At one point in the history of the Earth, the land was pulled toward the equator. The shift was so great, it was like Boston being pulled down to the equator. Then the land moved back again!
Adam Maloof, an associate professor of geosciences at Princeton University, explained in an NPR interview that this massive shift happened 800 million years ago at a rate about 20 inches (50 centimeters) a day, which is breakneck speed in geology. That’s five times as fast as the Earth’s crust is shifting today.
He explained that the globe shifts its weight toward the equator to maintain equilibrium as it rotates. Maloof said that the crust is literally sliding: “The core of the Earth, the outer part, is actually fluid iron, and it has about the viscosity of water.”
Similarly, on a larger scale, scientists have discovered in recent years that the solar system has been a lot less stable since its birth than previously thought.
In 2006, a space probe named Stardust brought back to Earth interesting materials from the comet Wild 2. Scientists were expecting to find material formed far from the sun—”cold” material. They found instead it had both material forged close to the sun and material forged far from the sun.
The astonishing implication was that matter abundantly formed in the inner solar system and shot out to the edge of the solar system.
Exploded Planet Hypothesis
Astronomer Tom Van Flandern counts these findings from Wild 2 among evidence supporting the Exploded Planet Hypothesis. He has said that over the course of the solar system’s 4.6 billion-year history, some planets in it have exploded.
This is a controversial hypothesis, and Van Flandern has said he’s received pressure from his colleagues to drop it. He became a supporter of this hypothesis while doing research with the intent to discredit it. He received his Ph.D. in astronomy from Yale University, worked for 20 years at the U.S. Naval Observatory, where he became the chief of the celestial mechanics branch, then began independent research on his more controversial interests.
In a paper published in the International Journal of Astrobiology in 2007, titled “The Challenge of the Exploded Planet Hypothesis,” Van Flandern listed off some of the predictions made by this hypothesis that have rung true, including: “(1) satellites of asteroids; (2) satellites of comets; (3) salt water in meteorites; (4) ‘roll marks’ leading to boulders on asteroids; (5) the time and peak rate of the 1999 Leonid meteor storm; (6) explosion signatures for asteroids; (7) the strongly spiked energy parameter for new comets; (8) the distribution of black material on slowly rotating airless bodies; (9) splitting velocities of comets.”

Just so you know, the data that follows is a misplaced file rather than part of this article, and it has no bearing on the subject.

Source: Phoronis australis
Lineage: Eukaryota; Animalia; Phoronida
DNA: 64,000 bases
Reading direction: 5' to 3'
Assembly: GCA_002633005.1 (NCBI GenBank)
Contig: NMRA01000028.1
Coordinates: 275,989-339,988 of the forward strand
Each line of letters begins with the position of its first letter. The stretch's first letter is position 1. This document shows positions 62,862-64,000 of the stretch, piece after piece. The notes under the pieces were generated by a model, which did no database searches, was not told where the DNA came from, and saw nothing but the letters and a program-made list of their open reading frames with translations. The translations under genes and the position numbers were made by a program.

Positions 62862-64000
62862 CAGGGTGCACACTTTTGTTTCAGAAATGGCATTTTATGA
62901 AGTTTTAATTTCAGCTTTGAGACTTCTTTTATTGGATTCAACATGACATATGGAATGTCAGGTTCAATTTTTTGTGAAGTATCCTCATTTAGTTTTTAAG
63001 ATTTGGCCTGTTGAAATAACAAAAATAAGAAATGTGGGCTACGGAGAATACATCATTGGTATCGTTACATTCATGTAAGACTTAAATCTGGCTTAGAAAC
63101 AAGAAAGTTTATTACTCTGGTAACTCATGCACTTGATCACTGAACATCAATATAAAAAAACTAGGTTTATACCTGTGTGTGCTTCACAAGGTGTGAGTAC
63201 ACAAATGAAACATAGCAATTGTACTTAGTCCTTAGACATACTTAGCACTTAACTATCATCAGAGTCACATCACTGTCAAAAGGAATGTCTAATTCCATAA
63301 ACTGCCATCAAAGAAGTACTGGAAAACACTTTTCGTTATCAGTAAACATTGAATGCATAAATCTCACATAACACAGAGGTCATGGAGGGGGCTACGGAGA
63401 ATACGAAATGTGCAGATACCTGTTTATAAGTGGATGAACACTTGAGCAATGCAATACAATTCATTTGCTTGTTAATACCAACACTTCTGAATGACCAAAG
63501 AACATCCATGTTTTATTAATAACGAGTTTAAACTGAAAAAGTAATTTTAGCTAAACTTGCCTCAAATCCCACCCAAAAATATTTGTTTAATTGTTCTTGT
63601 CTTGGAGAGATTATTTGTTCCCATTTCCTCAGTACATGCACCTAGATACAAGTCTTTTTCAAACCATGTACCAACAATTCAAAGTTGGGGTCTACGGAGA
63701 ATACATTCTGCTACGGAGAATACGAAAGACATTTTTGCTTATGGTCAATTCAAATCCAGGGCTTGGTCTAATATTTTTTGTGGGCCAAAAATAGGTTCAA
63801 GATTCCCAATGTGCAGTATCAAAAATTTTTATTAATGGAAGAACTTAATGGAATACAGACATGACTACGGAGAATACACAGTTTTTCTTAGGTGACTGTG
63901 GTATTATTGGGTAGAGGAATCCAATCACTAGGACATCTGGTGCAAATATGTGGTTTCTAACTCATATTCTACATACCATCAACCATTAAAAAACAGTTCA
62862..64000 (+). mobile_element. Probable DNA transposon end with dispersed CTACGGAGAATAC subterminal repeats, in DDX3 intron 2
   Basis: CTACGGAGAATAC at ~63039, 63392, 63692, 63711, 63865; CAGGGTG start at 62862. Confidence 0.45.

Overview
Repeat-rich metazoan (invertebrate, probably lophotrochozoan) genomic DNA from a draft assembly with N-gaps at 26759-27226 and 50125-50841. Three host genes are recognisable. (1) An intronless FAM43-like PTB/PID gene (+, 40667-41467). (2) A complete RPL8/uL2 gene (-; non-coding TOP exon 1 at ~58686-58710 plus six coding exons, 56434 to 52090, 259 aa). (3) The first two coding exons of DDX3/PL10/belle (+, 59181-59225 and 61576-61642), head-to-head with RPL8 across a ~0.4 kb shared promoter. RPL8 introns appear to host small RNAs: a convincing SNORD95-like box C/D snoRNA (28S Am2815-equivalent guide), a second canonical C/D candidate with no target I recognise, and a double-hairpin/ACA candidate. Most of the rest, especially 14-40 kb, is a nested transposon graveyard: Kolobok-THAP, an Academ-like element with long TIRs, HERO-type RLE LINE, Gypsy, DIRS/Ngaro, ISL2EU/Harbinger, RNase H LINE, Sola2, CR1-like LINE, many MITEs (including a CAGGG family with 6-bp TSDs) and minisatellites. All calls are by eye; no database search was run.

Some of the objections to the theory include that the mass of said exploded planets is missing in the figuring of materials in our solar system. He counters this objection on his website: “Consider what would happen if the Earth exploded today. Surface and crustal rocks would shatter and fragment, but remain rocks. However, rocks from depths greater than about 40 km [24 miles] are under so much pressure at high temperature that, if suddenly released into a vacuum, such rocks would vaporize. As a consequence, over 99 percent of the Earth’s total mass would vaporize in an explosion, with only its low-pressure crustal and upper mantle layers surviving.”
While some explanations for how exactly these explosions occurred remain unclear, Van Flandern pointed out that we are no more certain about how the widely accepted phenomenon of “late heavy bombardment” occurred.
Late Heavy Bombardment
Not long after the major planets formed, an unexpectedly large number of asteroids are thought to have collided with the terrestrial planets, including Earth.
Paul Weissman of NASA’s Jet Propulsion Laboratory wrote in his paper “The Impact History of the Solar System: Implications for the Origin of Atmospheres,” that “a plausible explanation for the late heavy bombardment remains something of a mystery.”
Van Flandern wrote on his website: “The late heavy bombardment, a real solar system event, sounds like an early planetary explosion event.”
NASA’s website explains that planetary migration may have caused the late heavy bombardment.
It states: “One model for our own solar system suggests that our giant planets’ orbits shifted dramatically early in the solar system’s history, with Jupiter’s orbit migrating slightly inward toward the Sun, and those of Saturn, Neptune, and Uranus expanding farther from the Sun. These dramatic movements gave us the order of the planets and smaller bodies that we are familiar with today, and caused many smaller bodies (such as comets) to scatter.”
Pull from cosmic bodies outside of the solar system continues to create changes in the placement of planets, as slow and minute as those changes may appear to us.
The bumpy past of our planet and our solar system is still being investigated and uncovered by scientists. Did the planets form in their present locations, or have they moved around dramatically over the course of history, and have some even exploded? The mysteries of the planet’s history direct the imagination into the future. Does the future hold exploding planets, shifting landmasses on Earth, and planets traveling across the solar system?
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*Illustration of the Earth via Shutterstock